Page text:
I try to force myself not to wonder what Tucker is thinking right now. What fresh meat he's checking out. Who he might go home with tonight. The truth is it wouldn't be any less painful if he were across the country at some other school. As long as I don't run into him, anyway. But no matter where he is, he'll be doing the same thing. Meeting new people, checking out the girls, and inexorably attracting their attention.

My phone buzzes with a text from my friend Rory, who's in New York City at freshman orientation for NYU.

How are you doing? 10:15 pm

She doesn't know the details of why Tucker and I broke up, but she knows my devastation. She's one of the few people who can actually understand it, as she experienced her own last year when she and Cap couldn't get their shit together. They're practically married now, but then, she hadn't been harboring some monumental secret that would inevitably destroy them.

I text her back.

I'm okay. About to head into some bar. How are you? Cap? 10:15 pm

We're good. Heading to his place now. Miss you though. Call me if you want to talk. 10:16 pm

I text her back a smiley face that in no way reflects my actual mood. I'll call her tomorrow. At least one of us is happy. And Rory and Cap deserve it, especially after all they've been through. I don't know what I deserve, but I fear happiness isn't it.

*  *  *

The night passes slowly. It's a strange juxtaposition. Because while the dull ache in my chest is always there, surprisingly, I am kind of having fun. I've met a few girls I'll be in classes with, including one in my creative digital marketing class, the one I'm most excited for. Which is ironic since I ended up in the class by default when it was the only one available to replace the class Tucker and I had planned to take together prior to our breakup.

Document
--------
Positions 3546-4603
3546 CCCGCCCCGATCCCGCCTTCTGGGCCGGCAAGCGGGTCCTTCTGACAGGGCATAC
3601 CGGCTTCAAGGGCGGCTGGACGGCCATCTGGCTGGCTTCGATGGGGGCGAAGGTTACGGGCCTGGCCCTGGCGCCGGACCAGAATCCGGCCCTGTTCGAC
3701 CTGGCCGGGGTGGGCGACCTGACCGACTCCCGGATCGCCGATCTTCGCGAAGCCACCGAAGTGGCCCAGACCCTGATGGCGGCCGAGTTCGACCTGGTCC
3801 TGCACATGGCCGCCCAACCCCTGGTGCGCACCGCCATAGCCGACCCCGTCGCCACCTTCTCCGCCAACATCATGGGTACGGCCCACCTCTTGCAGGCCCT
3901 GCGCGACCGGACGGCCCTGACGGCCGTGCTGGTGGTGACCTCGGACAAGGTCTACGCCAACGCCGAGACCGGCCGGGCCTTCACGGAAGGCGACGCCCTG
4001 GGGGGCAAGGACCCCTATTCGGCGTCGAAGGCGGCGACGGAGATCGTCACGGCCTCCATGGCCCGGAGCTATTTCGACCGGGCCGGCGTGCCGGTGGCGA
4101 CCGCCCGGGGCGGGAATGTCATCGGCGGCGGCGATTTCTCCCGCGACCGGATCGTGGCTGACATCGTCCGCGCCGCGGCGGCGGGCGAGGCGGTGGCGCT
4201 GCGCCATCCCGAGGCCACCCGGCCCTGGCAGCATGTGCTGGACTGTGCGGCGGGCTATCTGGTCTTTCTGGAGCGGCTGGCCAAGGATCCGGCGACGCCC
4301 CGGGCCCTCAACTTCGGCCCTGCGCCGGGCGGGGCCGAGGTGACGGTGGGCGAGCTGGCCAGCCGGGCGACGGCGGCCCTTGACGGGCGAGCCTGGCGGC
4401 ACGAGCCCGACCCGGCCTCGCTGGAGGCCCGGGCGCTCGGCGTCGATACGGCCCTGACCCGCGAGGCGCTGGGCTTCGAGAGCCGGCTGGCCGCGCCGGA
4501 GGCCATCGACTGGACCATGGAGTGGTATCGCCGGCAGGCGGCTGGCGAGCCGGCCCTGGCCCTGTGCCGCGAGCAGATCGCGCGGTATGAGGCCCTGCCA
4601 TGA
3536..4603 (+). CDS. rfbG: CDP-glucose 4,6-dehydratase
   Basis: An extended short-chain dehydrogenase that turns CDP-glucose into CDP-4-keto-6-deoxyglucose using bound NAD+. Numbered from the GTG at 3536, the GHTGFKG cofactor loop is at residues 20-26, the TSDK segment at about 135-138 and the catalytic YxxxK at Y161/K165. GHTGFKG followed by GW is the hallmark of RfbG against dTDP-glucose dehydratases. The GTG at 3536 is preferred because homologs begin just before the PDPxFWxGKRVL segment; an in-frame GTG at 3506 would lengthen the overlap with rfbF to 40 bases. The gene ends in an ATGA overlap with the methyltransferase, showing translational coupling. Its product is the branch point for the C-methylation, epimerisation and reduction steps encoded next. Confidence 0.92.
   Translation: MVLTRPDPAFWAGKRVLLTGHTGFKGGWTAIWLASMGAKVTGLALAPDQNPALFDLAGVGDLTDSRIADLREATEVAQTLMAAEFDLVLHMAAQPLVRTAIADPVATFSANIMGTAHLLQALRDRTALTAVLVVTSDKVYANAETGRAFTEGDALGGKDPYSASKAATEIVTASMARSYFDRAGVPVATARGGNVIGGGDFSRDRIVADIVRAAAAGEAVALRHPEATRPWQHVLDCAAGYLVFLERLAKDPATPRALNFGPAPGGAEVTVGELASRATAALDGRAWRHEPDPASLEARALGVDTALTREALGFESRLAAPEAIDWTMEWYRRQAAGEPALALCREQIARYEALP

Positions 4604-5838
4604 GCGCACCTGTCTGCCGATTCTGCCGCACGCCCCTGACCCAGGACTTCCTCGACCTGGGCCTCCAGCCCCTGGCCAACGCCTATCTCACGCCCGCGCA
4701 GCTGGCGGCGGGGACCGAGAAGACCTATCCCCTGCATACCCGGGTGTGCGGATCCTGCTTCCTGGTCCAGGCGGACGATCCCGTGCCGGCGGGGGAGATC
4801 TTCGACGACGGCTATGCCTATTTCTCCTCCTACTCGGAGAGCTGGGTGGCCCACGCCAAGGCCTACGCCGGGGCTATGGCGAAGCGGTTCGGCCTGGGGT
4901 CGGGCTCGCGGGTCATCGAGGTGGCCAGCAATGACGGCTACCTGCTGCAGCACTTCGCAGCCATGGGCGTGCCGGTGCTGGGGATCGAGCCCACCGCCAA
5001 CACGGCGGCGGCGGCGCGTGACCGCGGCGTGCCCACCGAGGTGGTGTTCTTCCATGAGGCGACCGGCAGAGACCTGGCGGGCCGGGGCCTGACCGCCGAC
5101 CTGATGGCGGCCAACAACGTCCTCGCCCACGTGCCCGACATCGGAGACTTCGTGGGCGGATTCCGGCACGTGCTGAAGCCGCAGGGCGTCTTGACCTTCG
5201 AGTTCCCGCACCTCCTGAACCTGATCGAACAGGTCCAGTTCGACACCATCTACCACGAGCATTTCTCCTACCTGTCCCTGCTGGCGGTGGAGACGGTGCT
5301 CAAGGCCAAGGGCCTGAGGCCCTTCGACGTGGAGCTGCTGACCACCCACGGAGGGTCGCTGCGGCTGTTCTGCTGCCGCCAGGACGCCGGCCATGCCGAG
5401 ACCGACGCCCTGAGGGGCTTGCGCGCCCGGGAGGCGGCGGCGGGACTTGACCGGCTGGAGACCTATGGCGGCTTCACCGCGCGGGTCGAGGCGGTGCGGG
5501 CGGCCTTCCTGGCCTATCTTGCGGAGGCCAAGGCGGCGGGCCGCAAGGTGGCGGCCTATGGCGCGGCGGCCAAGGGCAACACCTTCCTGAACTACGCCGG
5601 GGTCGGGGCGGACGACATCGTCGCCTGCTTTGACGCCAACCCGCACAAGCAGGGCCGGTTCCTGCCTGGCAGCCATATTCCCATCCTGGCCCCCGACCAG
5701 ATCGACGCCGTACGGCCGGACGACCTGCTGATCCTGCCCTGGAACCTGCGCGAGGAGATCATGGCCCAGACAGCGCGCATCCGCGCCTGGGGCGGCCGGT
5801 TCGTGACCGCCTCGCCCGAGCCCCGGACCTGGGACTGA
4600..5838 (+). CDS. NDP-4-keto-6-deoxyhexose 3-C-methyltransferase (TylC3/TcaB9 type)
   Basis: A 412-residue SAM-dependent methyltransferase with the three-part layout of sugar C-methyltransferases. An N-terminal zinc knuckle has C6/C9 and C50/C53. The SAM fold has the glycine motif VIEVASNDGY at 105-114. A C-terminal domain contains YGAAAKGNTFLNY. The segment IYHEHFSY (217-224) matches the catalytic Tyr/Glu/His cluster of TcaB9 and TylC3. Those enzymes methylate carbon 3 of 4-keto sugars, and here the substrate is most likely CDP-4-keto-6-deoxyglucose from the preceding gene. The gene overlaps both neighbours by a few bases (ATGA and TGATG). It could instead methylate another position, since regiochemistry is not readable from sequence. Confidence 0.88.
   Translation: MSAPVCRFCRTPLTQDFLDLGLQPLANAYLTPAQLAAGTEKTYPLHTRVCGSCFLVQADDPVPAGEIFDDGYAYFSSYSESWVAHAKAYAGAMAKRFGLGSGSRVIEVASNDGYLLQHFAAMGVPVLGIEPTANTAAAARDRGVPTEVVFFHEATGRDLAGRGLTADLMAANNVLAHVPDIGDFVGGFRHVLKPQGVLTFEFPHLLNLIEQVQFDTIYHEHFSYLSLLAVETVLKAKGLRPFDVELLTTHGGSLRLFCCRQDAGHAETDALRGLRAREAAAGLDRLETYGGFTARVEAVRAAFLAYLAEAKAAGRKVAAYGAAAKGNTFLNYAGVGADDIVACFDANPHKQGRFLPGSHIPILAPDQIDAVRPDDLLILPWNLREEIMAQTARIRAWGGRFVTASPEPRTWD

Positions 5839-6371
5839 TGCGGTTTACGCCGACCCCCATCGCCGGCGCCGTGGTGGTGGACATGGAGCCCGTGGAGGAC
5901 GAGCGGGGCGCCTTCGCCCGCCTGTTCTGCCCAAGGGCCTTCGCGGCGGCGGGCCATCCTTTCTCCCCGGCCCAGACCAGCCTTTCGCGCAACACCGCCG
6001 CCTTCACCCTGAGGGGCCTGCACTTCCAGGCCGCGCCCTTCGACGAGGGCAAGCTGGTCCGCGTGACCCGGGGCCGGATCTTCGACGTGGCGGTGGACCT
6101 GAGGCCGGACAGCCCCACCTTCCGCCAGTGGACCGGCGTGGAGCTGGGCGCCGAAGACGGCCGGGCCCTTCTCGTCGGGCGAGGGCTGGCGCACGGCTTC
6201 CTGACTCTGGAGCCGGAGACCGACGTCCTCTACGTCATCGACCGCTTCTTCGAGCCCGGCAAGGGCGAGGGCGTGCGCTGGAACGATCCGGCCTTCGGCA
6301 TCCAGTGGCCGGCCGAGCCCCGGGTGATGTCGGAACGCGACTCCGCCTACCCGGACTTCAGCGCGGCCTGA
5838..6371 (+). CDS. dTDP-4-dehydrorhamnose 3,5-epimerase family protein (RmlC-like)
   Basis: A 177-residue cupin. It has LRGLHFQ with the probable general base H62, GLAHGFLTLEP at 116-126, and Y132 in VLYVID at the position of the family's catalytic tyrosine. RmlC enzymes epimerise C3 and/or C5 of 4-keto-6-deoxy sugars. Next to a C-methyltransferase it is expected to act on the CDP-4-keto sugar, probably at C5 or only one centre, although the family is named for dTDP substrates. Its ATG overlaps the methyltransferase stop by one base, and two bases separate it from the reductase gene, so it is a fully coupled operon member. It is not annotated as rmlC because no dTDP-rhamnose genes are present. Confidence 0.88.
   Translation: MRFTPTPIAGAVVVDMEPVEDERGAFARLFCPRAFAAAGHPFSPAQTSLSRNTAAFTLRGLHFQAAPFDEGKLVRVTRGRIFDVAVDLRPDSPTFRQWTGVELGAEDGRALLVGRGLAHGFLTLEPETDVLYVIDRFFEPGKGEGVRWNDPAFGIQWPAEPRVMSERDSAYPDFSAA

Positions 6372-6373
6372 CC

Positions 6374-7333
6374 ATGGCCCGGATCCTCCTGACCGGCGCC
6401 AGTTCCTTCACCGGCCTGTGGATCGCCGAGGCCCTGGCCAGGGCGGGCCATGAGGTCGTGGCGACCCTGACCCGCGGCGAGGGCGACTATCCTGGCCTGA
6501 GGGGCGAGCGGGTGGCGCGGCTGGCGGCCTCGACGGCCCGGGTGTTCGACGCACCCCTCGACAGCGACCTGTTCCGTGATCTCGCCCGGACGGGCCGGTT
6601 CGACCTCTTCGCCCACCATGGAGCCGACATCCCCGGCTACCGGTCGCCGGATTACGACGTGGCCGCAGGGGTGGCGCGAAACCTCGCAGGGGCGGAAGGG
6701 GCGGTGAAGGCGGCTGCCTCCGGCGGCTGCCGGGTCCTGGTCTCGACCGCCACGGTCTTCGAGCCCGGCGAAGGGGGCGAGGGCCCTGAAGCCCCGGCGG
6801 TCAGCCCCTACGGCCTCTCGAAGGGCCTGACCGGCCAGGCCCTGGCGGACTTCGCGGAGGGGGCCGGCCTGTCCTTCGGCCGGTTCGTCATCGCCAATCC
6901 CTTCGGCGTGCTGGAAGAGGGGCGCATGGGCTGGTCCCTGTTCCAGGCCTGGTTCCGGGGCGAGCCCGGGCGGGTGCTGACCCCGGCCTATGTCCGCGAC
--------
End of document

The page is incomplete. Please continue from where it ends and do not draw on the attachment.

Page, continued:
My new friend Julia, on the other hand, has been looking forward to digital marketing ever since she visited campus last year and happened to audit the class, though her enthusiasm is less about the coursework than about Professor Stevens himself, who apparently has a reputation as the hottest professor on campus.

Personally I'm hoping to gain a lot more than eye candy from that class—namely credits toward my major. I love makeup, but I don't just want to own a salon one day—I want to own a chain of them, and a line of cosmetics, too. And for that I need a business degree.

I swallow the last sip of my beer and debate ordering another. As Devin predicted, we have gotten our share of attention from the opposite sex, and I should feel flattered, but honestly, I just feel inescapably lonely.

The place is packed, and the guys are all on the prowl. Most of the girls, too. The guy with the shaved head I've been trying to blow off all night suddenly sidles up to me again, and I sigh in exasperation. "You sure I can't buy you a drink?" he slurs.

"I already have one," I say for literally the fifth time.

He shakes his head and taps the glass of my empty beer to make his point. "Not anymore."

Well, nothing gets by you. "I can get my own drink, thanks." I turn away from him.